Pastor's Pen
by Buzz Dahlen
Do you ever wonder how Halloween got its start?  Halloween is an annual celebration, but just what is it actually a celebration of? And how did this peculiar custom originate? Is it all about demon worship or is it just a harmless vestige of some ancient pagan ritual? I looked it up and this is what I found…
The word itself, "Halloween," actually has its origins in the Catholic Church. It comes from a contracted corruption of All Hallows Eve. November 1, "All Hollows Day" (or "All Saints Day"), is a Catholic day of observance in honor of saints. But, in the 5th century BC, in Celtic Ireland, summer officially ended on October 31. The holiday was called Samhain (sow-en), the Celtic New year. 
One story says that, on that day, the disembodied spirits of all those who had died throughout the preceding year would come back in search of living bodies to possess for the next year. It was believed to be their only hope for the afterlife. The Celts believed all laws of space and time were suspended during this time, allowing the spirit world to intermingle with the living. 
Naturally, the still-living did not want to be possessed. So on the night of October 31, villagers would extinguish the fires in their homes, to make them cold and undesirable. They would then dress up in all manner of ghoulish costumes and noisily paraded around the neighborhood, being as destructive as possible in order to frighten away spirits looking for bodies to possess. 
Probably a better explanation of why the Celts extinguished their fires was not to discourage spirit possession, but so that all the Celtic tribes could relight their fires from a common source, the Druidic fire that was kept burning in the Middle of Ireland, at Usinach. 
The Romans adopted the Celtic practices as their own. But in the first century AD, Samhain was assimilated into celebrations of some of the other Roman traditions that took place in October, such as their day to honor Pomona, the Roman goddess of fruit and trees. The symbol of Pomona is the apple, which might explain the origin of our modern tradition of bobbing for apples on Halloween.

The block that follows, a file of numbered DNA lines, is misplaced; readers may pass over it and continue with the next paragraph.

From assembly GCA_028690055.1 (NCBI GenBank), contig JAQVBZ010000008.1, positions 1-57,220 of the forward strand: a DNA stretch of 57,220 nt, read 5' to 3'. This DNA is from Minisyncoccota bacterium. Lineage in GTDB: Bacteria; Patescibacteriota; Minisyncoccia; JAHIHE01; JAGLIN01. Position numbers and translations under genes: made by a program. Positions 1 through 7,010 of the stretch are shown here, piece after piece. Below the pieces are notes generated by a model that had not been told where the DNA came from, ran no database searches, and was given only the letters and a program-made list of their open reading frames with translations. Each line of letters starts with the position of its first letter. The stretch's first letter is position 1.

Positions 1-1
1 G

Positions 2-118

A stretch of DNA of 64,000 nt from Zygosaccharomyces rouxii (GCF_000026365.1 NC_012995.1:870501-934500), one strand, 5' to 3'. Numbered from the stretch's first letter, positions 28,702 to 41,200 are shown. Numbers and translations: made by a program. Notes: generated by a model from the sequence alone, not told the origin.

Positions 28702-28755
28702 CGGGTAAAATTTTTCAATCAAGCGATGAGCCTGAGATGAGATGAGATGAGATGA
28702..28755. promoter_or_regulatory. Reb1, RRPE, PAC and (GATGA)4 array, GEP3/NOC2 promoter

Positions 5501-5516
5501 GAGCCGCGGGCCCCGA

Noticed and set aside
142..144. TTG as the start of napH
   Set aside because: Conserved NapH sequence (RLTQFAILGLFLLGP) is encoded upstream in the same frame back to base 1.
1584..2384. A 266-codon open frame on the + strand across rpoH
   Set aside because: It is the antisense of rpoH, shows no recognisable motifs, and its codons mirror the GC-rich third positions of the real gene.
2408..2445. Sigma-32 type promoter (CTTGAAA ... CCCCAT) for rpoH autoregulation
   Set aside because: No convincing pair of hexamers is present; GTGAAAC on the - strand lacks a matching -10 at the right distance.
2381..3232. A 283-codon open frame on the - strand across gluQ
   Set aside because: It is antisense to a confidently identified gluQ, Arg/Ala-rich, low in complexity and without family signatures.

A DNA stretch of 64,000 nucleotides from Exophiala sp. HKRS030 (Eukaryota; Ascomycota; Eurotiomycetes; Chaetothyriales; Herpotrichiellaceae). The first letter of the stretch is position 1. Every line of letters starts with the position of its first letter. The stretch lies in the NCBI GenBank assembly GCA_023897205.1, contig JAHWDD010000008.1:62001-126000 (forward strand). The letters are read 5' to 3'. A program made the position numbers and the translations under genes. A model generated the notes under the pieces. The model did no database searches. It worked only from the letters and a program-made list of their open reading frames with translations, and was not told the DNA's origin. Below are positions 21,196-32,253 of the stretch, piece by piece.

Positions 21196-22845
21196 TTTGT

The thrust of the practices also changed over time to become more ritualized. As belief in spirit possession waned, the practice of dressing up like hobgoblins, ghosts, and witches took on a more ceremonial role. 
The custom of Halloween was brought to America in the 1840's by Irish immigrants fleeing their country's potato famine. At that time, the favorite pranks in New England included tipping over outhouses and unhinging fence gates. 
The custom of trick-or-treating is thought to have originated not with the Irish Celts, but with a ninth-century European custom called souling. On November 2, All Souls Day, early Christians would walk from village to village begging for "soul cakes," made out of square pieces of bread with currants. The more soul cakes the beggars would receive, the more prayers they would promise to say on behalf of the dead relatives of the donors. At the time, it was believed that the dead remained in limbo for a time after death, and that prayer, even by strangers, could expedite a soul's passage to heaven. Copyright © 2003 by Jerry Wilson. Used with Permission.  Available on the Web at
I do not want to promote the occult or even dressing up like goblins and such or playing pranks on people.  I do encourage the civil practice of neighbors and friends going from house to house and collecting goodies.  You may feel different.   Each of us holds our own convictions.  I like things that promote community. This year though, you will find me at the Baptist Church’s worship service…  Another thing I like to promote, believers gathering together to worship God.

Cottonwood, Idaho 83522



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